My friends who love President Donald Trump can’t figure out why all those reporters keep asking him impertinent questions. They think they’re trying to make him look bad, and that they’re wrong.
Their problem is that they don’t understand journalism or the Fourth Estate. And, like Mr. Trump, they also don’t seem to understand the workings of the government. Especially the three branches of government.
Are they still teaching civics in high school? I sure hope so. Many folks seem either to have not had civics, or not studied it.
Along with a degree in journalism, I left the University of North Texas with a teaching certificate. So, a brief lesson for those folks.
The branches are the executive, legislative and the judicial. The president heads up the executive branch. His branch isn’t more important than the others, in spite of current popular thinking.
The legislative branch, senators and representatives, are responsible for making the laws. They’re also not more important.
The judicial branch is composed of judges, with the Supremes at the top. They can’t rule the roost either.
The three branches were created to have checks and balances on each other. Right now, that doesn’t seem to happen.
The duties of all three at this time seem to rest solely on their ability to have the members of their particular party be in the majority. Their job is to get elected.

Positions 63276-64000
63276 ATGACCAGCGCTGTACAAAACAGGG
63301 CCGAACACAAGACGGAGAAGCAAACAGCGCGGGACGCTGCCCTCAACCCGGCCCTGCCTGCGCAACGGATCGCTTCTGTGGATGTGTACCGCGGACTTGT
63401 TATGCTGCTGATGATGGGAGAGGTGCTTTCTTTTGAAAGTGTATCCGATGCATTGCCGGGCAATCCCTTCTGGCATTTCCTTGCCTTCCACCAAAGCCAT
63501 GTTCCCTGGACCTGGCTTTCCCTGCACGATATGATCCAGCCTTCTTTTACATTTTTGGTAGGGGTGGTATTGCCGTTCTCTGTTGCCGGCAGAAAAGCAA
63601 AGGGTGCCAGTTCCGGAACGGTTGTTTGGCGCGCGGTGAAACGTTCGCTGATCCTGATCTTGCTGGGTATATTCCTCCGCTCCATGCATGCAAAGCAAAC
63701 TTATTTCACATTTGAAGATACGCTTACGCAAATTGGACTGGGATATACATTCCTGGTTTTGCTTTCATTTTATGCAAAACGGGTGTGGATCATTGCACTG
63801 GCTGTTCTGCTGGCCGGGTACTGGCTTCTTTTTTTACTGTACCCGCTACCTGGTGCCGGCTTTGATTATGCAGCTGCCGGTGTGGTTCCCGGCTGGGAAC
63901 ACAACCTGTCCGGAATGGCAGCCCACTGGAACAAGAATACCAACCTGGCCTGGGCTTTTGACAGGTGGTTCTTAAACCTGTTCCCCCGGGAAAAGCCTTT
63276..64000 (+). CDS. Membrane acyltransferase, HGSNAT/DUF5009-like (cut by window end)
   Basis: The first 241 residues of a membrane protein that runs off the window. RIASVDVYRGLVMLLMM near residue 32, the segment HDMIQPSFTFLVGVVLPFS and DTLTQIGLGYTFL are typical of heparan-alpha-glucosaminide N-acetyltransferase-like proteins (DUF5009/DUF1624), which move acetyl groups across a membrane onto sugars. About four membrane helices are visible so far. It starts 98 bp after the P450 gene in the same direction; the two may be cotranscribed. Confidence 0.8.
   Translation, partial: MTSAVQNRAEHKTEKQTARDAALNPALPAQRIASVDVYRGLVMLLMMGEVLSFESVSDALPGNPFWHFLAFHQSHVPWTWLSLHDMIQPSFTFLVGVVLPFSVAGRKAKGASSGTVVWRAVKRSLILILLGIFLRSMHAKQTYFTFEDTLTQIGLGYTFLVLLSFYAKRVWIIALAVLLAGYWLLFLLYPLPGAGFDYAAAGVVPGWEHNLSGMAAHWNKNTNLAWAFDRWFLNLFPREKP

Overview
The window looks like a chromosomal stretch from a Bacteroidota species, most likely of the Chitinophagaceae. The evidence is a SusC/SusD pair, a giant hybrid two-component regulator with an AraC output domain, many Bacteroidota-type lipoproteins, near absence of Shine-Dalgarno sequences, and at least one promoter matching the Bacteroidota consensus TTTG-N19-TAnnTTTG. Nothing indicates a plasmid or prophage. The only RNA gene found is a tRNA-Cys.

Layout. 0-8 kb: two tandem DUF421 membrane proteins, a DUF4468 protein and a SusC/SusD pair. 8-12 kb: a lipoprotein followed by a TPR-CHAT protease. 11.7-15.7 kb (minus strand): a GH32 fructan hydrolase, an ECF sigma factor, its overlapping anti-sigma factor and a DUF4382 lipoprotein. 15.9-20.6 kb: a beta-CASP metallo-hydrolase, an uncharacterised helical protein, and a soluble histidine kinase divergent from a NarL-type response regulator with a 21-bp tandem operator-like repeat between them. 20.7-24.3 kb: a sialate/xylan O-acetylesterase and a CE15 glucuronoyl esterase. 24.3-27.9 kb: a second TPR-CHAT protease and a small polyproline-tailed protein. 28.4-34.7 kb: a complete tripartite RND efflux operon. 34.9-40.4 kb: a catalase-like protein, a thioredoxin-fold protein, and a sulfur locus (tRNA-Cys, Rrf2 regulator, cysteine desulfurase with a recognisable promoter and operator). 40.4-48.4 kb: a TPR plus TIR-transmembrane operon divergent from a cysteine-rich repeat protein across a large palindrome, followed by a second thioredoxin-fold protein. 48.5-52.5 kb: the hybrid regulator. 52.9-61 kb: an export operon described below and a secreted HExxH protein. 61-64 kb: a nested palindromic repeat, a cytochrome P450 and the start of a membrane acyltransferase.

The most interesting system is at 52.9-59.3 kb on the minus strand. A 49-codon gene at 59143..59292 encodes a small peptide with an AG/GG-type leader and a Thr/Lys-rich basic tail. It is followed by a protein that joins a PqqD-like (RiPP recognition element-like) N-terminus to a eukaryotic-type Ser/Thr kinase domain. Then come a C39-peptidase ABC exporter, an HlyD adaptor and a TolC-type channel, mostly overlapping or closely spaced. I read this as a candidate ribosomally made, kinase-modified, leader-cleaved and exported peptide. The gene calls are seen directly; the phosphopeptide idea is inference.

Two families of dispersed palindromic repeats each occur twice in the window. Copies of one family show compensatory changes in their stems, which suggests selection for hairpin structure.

Now we move to the second lesson, which is journalism.
I think many of the TV reporters have never studied journalism because they keep mixing facts with opinions. That’s a no-no among true students of journalism.
Remember when Sgt. Friday just wanted the facts? Well, that’s what good reporters, both audio and print, are supposed to get.
And their tradition goes back to the early divisions of branches of the population, first in the European states. People were divided into these groups: the church, the government and the proletariat, the last composed of all the folks who worked for a living.
Into the mix came the Fourth Estate, composed of the press, and its job is to keep all the others honest by exposing corruption wherever it happens.
Hence the tacky probing questions.
So, when a reporter asks a question that you may think is rude, he is simply doing his job.
And that’s how we all find out who has been spending our hard-earned tax dollars on projects with which we may not approve.
So all the news we get — floods, fires, hurricanes, corruption, scams and even some really good and happy items — all come from all those people out asking questions.
When you hear the accusation of “fake news” take a good look at the whole story, please.
It can be called fake, but it can also be true.